On 04 June 2009, the Supreme Court of Virginia decided Whitehead v. Commonwealth. Much of the decision is a fairly standard insufficiency of the evidence decision. Then the Court, in a major change which it treats as though it were just following precedent, rejects the ability of the government to raise new arguments during the appeal:
It is true that "[w]e do not hesitate, in a proper case, where the correct conclusion has been reached but the wrong reason given, to sustain the result and assign the right ground." However, cases in which the party seeking affirmance failed to present the argument in the trial court, such that the trial court did not have an opportunity to rule on the argument, are not "proper cases" for the application of the doctrine. This principle applies in criminal as well as civil cases.This is going to make the job of lawyers in the Attorney General's office much harder. Per the nature of the system, defense attorneys know to raise issues (and objections) in order to preserve them for appeals. On the other hand, prosecutors are neither trained nor prepared to do the same thing. Consider if the defense attorney researches and makes an objection to the entry of the axe as evidence in the Pitcairn axe murderer trial. He chooses his best argument and springs it in the middle of the case. Let's say there are 4 possible reasons that the axe should remain in evidence. The strongest is the 4th. When the prosecutor states reason number two the judge agrees and overrules the objection. How many prosecutors have you seen go on to put the other 2 reasons into the record? How many trial judges are going to tolerate such a thing? That's what the Supreme Court has ruled that he must do in order to preserve those rationales for the appeal.
. . .
Because this argument was not made at trial, the Court of Appeals erred when it held that the evidence provided this additional rationale to support Whitehead’s convictions.
. . .
The constructive possession theory was not argued in the trial court or the Court of Appeals. Likewise, the “aiding in concealing” argument was not made in the trial court or the Court of Appeals; nonetheless, the Court of Appeals utilized the theory as a basis for its judgment. The concealment argument is made by the Commonwealth for the first time on appeal in this Court.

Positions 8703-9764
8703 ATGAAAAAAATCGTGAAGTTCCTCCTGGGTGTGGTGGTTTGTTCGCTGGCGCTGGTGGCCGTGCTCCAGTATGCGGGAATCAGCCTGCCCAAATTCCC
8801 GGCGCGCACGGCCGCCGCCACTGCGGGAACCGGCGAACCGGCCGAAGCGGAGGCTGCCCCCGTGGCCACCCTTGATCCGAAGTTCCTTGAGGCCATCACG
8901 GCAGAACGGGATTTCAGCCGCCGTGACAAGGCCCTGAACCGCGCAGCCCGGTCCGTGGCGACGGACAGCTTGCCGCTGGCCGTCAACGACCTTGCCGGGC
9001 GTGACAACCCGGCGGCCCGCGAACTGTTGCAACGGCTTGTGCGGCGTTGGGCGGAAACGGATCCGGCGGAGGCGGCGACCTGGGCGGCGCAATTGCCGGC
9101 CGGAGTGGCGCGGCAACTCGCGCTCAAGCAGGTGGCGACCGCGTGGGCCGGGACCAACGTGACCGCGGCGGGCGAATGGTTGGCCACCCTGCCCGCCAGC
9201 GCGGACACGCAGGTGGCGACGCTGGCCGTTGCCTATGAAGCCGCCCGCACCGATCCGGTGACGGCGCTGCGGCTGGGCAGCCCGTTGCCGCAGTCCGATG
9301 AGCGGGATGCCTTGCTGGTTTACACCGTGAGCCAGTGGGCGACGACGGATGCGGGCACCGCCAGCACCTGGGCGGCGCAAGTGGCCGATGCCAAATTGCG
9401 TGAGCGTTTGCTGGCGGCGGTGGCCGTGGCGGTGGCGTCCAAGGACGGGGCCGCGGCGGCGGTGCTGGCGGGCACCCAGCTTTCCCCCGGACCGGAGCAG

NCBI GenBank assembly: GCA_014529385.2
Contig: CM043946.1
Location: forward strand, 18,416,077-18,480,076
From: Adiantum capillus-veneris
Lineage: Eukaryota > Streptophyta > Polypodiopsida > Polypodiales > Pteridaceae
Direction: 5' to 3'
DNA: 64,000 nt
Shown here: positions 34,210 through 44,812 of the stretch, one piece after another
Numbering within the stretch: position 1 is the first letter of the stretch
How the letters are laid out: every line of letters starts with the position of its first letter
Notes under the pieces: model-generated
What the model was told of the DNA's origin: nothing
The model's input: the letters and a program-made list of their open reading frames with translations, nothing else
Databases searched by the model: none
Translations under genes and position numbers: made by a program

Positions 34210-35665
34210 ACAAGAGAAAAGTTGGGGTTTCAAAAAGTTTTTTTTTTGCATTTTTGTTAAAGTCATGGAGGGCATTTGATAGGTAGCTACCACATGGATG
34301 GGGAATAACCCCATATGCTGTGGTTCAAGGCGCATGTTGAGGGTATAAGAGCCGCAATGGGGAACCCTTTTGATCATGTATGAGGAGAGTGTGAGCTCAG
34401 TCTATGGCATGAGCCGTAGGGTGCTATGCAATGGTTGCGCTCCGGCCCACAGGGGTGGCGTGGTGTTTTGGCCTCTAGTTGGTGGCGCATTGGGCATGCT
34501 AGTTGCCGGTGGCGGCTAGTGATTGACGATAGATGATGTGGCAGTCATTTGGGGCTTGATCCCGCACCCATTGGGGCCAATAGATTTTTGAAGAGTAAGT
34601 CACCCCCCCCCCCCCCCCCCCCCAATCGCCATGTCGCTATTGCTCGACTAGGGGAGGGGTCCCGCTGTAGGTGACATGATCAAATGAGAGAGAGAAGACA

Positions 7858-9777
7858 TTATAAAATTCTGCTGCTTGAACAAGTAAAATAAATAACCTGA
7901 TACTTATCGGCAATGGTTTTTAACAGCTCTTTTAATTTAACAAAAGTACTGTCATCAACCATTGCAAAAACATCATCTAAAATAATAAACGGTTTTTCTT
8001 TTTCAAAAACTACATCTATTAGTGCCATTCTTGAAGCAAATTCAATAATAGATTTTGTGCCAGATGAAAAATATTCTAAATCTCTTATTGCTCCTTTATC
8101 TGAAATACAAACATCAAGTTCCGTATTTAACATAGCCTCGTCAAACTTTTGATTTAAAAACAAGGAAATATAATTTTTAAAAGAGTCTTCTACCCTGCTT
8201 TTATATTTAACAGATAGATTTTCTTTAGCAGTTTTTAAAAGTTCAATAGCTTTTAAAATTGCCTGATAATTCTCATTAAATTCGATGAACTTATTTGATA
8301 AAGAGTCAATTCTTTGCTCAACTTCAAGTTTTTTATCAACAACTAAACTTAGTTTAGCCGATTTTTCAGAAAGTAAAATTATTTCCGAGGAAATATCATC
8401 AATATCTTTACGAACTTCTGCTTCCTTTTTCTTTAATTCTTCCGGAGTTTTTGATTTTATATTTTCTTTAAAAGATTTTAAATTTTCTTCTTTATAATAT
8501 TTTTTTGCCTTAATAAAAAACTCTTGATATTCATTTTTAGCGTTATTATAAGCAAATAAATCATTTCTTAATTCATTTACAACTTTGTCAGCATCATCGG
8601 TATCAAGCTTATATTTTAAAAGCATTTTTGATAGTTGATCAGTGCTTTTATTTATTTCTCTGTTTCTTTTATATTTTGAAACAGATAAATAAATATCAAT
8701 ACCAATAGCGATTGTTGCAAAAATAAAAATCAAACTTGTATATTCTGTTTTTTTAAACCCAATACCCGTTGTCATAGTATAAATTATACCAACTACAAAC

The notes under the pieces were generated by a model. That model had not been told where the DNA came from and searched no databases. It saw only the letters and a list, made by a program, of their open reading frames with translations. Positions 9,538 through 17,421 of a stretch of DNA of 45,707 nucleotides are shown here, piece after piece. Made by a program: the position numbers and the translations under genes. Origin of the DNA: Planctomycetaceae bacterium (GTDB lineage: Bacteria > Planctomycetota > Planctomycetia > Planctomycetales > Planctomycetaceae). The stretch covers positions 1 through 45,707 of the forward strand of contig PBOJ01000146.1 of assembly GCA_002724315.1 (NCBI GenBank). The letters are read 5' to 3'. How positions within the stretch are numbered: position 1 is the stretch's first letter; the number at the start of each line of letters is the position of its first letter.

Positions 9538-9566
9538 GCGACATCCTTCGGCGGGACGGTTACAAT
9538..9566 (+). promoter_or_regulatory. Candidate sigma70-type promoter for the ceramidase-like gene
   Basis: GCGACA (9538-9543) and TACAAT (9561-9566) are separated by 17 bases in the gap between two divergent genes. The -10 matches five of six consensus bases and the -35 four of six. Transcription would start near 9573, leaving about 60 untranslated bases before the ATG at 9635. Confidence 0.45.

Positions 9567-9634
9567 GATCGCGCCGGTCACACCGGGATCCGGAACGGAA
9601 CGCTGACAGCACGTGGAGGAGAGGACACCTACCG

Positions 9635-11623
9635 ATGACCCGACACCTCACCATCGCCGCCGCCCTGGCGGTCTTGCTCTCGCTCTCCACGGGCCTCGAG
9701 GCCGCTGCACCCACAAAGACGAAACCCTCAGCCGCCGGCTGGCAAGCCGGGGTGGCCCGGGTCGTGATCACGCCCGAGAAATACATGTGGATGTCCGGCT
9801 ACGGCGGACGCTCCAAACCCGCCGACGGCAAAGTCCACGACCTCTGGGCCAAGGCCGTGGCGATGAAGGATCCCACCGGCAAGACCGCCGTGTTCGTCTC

. . .
We ... will not consider the constructive possession or concealment theories advanced for the first time on appeal.
On the other hand, I can remember losing an appeal when I was doing defense work because of something which wasn't raised in the trial court. It looked like a legitimate argument in the appellate court because the appellate court didn't understand the reality of the trial court from which the appeal had been granted. The trial judge, who did understand the realities of that jurisdiction, would have handled the same argument in a manner which I'm certain would have foreclosed the argument which allowed the AG to win the appeal.
It'll be interesting to see if attorneys actually pick up on this change or if they'll keep right on doing it the way they always have, without noticing the law has changed. The language I quoted above isn't prominent at the beginning of the opinion and a head note would probably just state this case is about sufficiency of the evidence in a receiving stolen property case. Sometimes, it's interesting how blind the legal community can be to changes like this when they happen.